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MathGroup Archive 1996

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Re: Fourier and 0 and N

  • To: mathgroup at smc.vnet.net
  • Subject: [mg4938] Re: Fourier and 0 and N
  • From: Robert Knapp <rknapp>
  • Date: Mon, 7 Oct 1996 02:02:10 -0400
  • Organization: Wolfram Research
  • Sender: owner-wri-mathgroup at wolfram.com

Michael Schaferkotter wrote:
> 
...
> 
> is there something about 0 here that i am not understanding?
> 
> this came up using Chop and Fourier.
> 

Mathematica distinguishes between an exact zero (0) and an inexact zero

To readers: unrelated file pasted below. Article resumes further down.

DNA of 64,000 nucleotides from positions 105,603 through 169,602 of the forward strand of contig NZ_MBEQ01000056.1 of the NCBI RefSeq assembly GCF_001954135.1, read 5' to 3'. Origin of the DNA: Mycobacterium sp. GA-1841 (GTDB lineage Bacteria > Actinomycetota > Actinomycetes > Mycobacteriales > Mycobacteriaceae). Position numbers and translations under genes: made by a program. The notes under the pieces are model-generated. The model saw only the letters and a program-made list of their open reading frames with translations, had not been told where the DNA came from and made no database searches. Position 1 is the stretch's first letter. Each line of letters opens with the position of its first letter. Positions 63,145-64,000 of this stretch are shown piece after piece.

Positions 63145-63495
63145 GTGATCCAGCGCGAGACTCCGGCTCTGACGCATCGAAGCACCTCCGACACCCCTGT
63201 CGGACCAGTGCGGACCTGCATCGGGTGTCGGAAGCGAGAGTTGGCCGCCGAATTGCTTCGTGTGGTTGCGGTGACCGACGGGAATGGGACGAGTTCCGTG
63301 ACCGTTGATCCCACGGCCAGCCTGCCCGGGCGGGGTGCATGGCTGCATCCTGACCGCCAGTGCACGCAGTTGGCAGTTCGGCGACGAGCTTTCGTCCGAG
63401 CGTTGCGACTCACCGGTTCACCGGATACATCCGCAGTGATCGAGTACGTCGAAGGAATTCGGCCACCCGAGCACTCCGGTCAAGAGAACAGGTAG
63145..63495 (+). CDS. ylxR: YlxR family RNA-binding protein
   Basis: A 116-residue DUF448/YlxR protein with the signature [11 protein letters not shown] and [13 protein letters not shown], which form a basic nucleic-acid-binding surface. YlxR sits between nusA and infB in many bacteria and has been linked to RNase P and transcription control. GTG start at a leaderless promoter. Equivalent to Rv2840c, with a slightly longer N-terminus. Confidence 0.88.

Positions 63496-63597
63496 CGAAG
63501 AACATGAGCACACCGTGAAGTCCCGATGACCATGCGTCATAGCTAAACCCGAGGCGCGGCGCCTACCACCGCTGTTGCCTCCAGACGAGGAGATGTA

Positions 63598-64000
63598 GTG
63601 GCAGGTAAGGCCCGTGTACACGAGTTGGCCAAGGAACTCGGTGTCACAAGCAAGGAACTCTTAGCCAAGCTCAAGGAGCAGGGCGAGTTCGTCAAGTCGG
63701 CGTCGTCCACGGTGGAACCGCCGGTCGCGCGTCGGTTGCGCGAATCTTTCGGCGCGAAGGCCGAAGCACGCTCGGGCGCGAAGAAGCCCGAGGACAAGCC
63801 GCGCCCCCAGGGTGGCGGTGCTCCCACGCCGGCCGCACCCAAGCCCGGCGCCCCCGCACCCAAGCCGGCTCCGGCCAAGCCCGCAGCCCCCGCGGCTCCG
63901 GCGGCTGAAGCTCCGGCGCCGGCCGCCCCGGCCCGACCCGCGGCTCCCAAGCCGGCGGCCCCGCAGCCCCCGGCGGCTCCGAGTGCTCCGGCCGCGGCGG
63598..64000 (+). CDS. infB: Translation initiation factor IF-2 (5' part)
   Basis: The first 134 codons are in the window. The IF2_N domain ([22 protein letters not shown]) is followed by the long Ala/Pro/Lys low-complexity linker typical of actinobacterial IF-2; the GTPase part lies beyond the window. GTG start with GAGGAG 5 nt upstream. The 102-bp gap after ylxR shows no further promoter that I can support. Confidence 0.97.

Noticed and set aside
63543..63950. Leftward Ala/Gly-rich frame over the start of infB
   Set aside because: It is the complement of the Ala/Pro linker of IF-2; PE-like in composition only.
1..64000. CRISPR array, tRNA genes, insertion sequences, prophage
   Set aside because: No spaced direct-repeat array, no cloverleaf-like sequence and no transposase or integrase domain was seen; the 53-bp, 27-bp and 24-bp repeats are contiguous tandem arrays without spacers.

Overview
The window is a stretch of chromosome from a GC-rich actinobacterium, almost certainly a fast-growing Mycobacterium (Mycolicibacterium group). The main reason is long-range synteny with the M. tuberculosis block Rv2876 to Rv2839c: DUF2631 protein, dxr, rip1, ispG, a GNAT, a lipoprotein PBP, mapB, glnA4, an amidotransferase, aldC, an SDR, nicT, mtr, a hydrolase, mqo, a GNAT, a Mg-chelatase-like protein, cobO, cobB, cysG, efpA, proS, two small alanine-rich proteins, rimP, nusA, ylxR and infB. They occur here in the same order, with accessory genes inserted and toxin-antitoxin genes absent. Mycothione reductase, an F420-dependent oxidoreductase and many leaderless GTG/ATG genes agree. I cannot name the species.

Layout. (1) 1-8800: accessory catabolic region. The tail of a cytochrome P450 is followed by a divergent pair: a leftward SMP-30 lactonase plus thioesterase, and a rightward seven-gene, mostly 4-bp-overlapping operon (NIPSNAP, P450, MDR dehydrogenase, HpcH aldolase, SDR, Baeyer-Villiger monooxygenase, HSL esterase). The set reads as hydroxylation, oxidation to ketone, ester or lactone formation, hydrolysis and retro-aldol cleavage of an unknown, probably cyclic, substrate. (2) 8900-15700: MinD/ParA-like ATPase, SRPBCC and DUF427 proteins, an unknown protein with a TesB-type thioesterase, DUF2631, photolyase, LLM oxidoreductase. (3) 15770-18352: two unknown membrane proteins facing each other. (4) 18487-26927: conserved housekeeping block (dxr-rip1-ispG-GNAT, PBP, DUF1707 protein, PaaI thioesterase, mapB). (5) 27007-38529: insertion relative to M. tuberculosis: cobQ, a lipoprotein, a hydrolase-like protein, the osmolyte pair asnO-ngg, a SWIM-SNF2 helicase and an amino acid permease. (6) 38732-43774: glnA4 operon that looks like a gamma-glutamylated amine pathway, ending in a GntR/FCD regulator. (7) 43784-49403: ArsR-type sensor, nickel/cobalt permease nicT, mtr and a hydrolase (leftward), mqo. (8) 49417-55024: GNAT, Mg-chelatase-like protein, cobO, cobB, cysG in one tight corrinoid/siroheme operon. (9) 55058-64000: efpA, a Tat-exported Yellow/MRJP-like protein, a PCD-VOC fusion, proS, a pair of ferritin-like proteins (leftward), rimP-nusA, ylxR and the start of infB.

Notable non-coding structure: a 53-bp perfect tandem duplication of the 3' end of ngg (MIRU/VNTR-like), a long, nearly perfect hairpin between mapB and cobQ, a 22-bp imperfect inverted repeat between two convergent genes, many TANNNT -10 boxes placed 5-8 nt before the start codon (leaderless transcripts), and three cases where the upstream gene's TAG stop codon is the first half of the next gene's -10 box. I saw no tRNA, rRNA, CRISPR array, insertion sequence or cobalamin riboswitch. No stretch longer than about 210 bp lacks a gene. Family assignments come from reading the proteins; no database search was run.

(0. or 0.0).  N[0] is defined to be the exact 0.  In Mathematica version
2.2, Fourier only took a numerical argument.  In version 3.0, which will
be out soon, all of the commands above will return the Fourier transform
you would expect done useing machine precision complex numbers.

> Sqrt[2] > 2 returns
> 
> Sqrt[2] > 2

> Sqrt[0] > 0 returns
> 
> False.

This is because Sqrt[0] evaluates to 0, and 0 > 0 is False, but Sqrt[2]
is not  a number so the comparison is not made.

In Mathematica version 3.0, Sqrt[2] > 2 returns False.


Rob Knapp
WRI

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